Tri-ang Railways CIWL
Sleeping and Dining Cars

A Hornby 2018 enigma and the Tri-ang Railways R625 Wagon Lits sleeping car and the Pullman dining car conversion.

Having recently seen a copy of the Hornby 2018 catalogue, it was surprising, nay astounding to observe the illustration on the front cover. This image is of a painting depicting the pre war up Night Ferry passing Folkestone Warren hauled by 855, a Southern Railway Lord Nelson class locomotive Sir Robert Blake. Behind the locomotive, the illustrious blue CIWL Type F Sleeping Cars are prominently illustrated.

With eager anticipation the catalogue was duly scrutinised and sure enough models of the Lord Nelson class locomotives in three different eras were on offer but alas, as for the sleeping cars, they were conspicuous by their absence.

This is not the first time that Hornby and other manufacturers have disappointed their prospective customers by inserting illustrations on their catalogue covers depicting models that they do not make, well not yet anyway. In the case of the sleeping cars however, once upon a time Hornby's predecessor Tri-ang Railways did actually offer a 00 scale Continental type sleeping car of sorts and even an SNCF Fourgon van in their range. Read on for more on this intriguing saga.

One of the more obscure models produced by Tri-ang Railways was the R625 Compagnie Internationale Des Wagons Lits Et Des Grands Express Europeens Continental (CIWL for short) Sleeping Car. It was introduced in the 1963 catalogue and remained for a further two years. The listed price also remained constant over the three years at 11/6. That's 57 pence in new type decimal money.

This model would have been a reasonably economic model to produce as it was simply a Series 1 Pullman Parlour Car turned out in CIWL dark blue with a grey roof and the insignia of Wagon Lits and lettered Sleeping Car and Voiture Lits. However, the model contained the interior of a Series 1 Mk. 1 Composite Corridor coach and this is where things start to get a bit bizarre. The Sleeping Car has six passenger windows per side but the compartment interior has seven compartments and an off centre central vestibule. To conceal this irregularity, the windows on the compartment side were made opaque. The model did not really represent any prototype CIWL Sleeping Car and anyway much more realistic but H0 scale models of a Type Y Continental Sleeping Car (P862) and a Type F Night Ferry Sleeping Car (P863) were offered from Jouef and Playcraft.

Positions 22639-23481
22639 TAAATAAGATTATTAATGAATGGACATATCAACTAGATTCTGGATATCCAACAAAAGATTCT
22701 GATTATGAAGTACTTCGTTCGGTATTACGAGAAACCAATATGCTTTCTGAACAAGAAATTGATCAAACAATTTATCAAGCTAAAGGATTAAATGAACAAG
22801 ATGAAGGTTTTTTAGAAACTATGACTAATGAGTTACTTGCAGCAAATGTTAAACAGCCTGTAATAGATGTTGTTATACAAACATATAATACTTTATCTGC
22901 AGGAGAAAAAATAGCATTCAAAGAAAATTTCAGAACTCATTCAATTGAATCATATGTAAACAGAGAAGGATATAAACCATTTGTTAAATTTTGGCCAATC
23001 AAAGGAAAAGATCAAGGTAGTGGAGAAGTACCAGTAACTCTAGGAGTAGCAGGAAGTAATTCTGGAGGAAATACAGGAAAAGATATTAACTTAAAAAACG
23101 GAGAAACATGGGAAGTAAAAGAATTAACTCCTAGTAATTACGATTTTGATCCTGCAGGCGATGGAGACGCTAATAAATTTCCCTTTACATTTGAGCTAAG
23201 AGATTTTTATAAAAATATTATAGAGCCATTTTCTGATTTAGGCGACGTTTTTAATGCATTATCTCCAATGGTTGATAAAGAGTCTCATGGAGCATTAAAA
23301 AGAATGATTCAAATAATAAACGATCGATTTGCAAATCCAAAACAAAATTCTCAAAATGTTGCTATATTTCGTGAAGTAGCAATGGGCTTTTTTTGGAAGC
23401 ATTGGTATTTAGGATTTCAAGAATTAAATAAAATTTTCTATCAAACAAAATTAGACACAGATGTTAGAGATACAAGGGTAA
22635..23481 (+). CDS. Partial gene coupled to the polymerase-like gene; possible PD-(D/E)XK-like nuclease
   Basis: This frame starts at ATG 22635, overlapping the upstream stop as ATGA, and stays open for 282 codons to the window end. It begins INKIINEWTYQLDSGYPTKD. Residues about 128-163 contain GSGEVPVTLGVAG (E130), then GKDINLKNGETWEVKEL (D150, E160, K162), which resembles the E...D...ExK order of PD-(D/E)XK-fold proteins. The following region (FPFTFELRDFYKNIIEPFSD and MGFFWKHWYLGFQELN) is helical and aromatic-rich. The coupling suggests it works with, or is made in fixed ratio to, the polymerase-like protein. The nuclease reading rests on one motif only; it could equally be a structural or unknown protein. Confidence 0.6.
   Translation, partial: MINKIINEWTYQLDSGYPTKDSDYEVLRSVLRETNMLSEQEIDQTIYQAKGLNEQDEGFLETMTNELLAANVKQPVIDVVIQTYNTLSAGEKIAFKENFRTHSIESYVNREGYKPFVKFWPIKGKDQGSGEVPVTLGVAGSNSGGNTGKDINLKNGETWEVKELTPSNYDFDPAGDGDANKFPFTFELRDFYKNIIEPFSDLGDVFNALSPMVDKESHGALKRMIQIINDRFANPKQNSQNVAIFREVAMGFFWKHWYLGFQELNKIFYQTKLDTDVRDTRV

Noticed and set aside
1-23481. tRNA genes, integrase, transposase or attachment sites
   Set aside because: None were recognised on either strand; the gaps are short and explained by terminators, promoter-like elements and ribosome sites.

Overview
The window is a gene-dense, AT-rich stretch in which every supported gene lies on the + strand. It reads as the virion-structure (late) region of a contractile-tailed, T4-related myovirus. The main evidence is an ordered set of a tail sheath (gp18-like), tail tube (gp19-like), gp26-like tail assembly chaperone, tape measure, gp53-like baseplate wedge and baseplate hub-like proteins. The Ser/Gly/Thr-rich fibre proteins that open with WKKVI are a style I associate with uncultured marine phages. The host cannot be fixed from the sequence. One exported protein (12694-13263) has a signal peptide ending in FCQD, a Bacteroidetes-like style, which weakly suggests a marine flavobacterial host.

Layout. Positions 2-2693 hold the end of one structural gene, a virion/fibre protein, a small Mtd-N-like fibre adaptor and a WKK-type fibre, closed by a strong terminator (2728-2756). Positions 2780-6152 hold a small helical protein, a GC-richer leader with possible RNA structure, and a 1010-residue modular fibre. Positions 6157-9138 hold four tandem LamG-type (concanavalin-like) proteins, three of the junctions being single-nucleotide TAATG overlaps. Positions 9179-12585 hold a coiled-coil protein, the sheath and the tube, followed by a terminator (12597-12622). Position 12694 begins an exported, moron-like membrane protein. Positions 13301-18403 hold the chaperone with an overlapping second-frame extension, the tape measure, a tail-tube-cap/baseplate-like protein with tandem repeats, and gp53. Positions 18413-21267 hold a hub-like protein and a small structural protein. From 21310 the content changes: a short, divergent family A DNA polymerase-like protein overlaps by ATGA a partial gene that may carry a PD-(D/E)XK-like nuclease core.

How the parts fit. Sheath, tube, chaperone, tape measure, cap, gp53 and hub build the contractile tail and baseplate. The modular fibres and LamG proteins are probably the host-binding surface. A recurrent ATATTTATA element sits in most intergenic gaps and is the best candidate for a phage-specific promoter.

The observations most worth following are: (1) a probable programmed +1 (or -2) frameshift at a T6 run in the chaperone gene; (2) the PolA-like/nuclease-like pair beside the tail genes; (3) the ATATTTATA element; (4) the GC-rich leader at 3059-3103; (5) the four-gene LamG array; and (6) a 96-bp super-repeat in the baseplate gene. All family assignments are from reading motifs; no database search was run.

When the Tri-ang R625 CIWL Sleeping Car was reviewed by the model press at the time, the reviewers were not very complimentary towards the model. They also suggested that it would have been more appropriate to remain with the original Pullman Parlour Car seated interior and brand the car as a Dining Car.

Although Tri-ang Railways did not follow on with this advice about the dining car, producing one is a very simple task. It is just a matter of transposing the original Sleeping Car interior with one from a Series 1 Pullman Parlour Car and removing the Sleeping Car insignia from the coach sides. The opaque window strip is also replaced with a transparent strip. The result is a much more attractive vehicle and although not an accurate scale model, the modified vehicle does feature some of the characteristics of the real thing.

Despite all this negative criticism the Sleeping Cars must have been reasonably popular as around 4,800 models were produced between 1963 and 1964. Although not the best models of their type, they are very much in demand on the used train market today. If evidence is required that the most sought after models are not necessarily the best representations of their prototype, you need look no further that a Tri-ang Railways CIWL Sleeping Car.

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The corridor side of the Continental Sleeping Car. The compartment interior is just visible.
The compartment side of the Continental Sleeping Car. The opaque windows conceal the out of alignment interior.
The Continental Sleeping Car as converted to a Pullman Dining Car.
The Series 1 Pullman Car interior installed in the Sleeping Car.
Tri-ang Railways also made an R262 Continental Guards Van to compliment the Sleeping Cars.
A more accurate H0 scale model of a Type F Sleeping Car as made by LS Models in CIWL blue.
A more accurate H0 scale model of a Type F Sleeping Car as made by LS Models in SNCF blue.
A more accurate H0 scale model of an SNCF Night Ferry van or Fourgon as made by MMM-RG.

For information on the Night Ferry train, see the Night Ferry page.

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